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A closer look at the new Glitch starter apps

jenn schiffer
hiii!! i am the director of community at glitch! i also created make8bitart.com, jerseyscript, and a bunch of pixel art
・5 min read

The following post was written by Glitch engineer, Keith Kurson. In it, he discusses the tech stack and opinions behind our new lineup of Glitch starter apps. Enjoy, and let us know what you think + create!

We just launched generated static sites! 🎉 This has been an in-flight feature for a long time, and something I’m really excited to finally see out in the world. There are a lot of moving pieces, but the most important thing to take away is this: generated static sites allow you to run a development process and, when you’re done editing, Glitch will run your npm run build script and upload that optimized build to the glitch.me domain every project gets free.

The new starter projects were created for remixing. This bumps up our two templates (hello-express and hello-webpage) to four (website, node, react, eleventy) with opinionated and minimal versions of each. Thinking through the technology choices for each starter and choosing the packages that we were endorsing was an exciting challenge, and we were able to build on the incredible work the open-source community has been doing since we last created new starters. Let’s walk through the new starters and what powers them to give you a better idea of how they’ll help you get started building your idea in seconds.

Node.js

Our previous Node.js starter, hello-express, was in daily use but starting to fall behind modern Node best practices. Looking at the landscape of Node web servers, there was a clear choice: Fastify. The speed gives us the ability to serve more pages, faster, from the glitch containers. It’s also great how easily extensible Fastify is. Having validation built-in didn’t hurt. We are really excited about what Fastify will allow us to build going forward and how to leverage it for Glitch users; plus, we can build Glitch-specific plugins to interface with our asset management, fully-powered terminal, etc., in the future. There isn’t a lot of boilerplate needed to instantly create an API, so we were able to keep both the opinionated and minimal versions of the Node.js starter fairly straightforward.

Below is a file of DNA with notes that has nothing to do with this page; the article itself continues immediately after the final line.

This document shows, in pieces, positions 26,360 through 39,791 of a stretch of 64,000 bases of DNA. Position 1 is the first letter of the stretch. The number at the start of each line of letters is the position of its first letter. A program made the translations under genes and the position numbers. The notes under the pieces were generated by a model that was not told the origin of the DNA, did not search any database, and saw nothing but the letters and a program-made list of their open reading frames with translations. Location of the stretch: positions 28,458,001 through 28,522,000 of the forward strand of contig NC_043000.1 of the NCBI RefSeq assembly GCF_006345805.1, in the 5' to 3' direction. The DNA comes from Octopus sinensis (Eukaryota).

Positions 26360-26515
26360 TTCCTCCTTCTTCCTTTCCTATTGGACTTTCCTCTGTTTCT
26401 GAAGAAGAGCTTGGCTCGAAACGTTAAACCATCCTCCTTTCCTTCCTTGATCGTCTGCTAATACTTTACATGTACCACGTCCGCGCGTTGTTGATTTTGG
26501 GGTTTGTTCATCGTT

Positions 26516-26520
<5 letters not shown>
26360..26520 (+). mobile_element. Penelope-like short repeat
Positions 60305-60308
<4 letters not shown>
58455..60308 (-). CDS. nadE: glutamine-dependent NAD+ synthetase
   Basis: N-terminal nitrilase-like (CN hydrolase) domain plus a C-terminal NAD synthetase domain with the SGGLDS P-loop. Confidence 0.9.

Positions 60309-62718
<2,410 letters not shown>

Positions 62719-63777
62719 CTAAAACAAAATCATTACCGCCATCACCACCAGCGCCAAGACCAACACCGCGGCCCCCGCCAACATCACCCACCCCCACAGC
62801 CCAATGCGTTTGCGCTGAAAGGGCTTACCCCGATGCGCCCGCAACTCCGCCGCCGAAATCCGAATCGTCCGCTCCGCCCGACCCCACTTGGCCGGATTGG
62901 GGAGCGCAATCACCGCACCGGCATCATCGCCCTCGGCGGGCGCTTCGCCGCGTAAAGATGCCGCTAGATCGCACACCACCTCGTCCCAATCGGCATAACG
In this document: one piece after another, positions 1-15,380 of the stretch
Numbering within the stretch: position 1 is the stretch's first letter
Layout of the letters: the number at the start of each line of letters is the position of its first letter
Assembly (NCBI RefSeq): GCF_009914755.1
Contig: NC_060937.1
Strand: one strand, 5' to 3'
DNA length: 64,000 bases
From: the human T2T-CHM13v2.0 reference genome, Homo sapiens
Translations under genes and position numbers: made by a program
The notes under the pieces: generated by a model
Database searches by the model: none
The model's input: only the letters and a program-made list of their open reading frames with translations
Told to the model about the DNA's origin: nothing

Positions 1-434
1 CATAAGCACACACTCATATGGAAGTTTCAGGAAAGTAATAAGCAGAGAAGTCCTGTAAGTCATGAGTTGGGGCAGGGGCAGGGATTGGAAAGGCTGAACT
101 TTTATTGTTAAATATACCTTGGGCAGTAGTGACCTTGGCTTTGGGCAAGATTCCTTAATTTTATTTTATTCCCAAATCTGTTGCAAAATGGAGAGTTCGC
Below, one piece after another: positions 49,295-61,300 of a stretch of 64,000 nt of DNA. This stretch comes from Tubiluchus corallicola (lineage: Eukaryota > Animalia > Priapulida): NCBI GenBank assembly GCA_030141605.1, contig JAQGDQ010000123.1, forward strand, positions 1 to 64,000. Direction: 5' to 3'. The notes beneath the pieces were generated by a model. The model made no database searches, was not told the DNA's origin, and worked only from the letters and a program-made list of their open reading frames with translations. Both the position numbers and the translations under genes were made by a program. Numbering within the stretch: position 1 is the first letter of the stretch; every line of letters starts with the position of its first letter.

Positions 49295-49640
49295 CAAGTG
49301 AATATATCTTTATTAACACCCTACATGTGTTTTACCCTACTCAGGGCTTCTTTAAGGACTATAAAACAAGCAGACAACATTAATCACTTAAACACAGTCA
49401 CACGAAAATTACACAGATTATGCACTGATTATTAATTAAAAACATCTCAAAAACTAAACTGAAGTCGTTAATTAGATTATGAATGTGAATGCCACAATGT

screenshot of a benchmark comparison of requests per second showing that Fastify comes out on top. Data: Fastify, 38901 req/sec; Koa, 28576 req/sec; Express, 8458 req/sec; Restify, 24450 req/sec; Hapi, 20302 req/sec.
Above: Fastify benchmark comparison

React + Generated Static Sites

We’ve had trouble in the past getting the React development process to be performant on Glitch servers, so solving the speed problem was the #1 priority. Fortunately, our team didn’t have to do much of the work here and instead could rely on Vite to do the heavy lifting. It starts immediately, supports TypeScript and JSX, and has hot module reload enabled by default. That significantly reduced the surface area we needed to build ourselves to support a lightning-fast React workflow.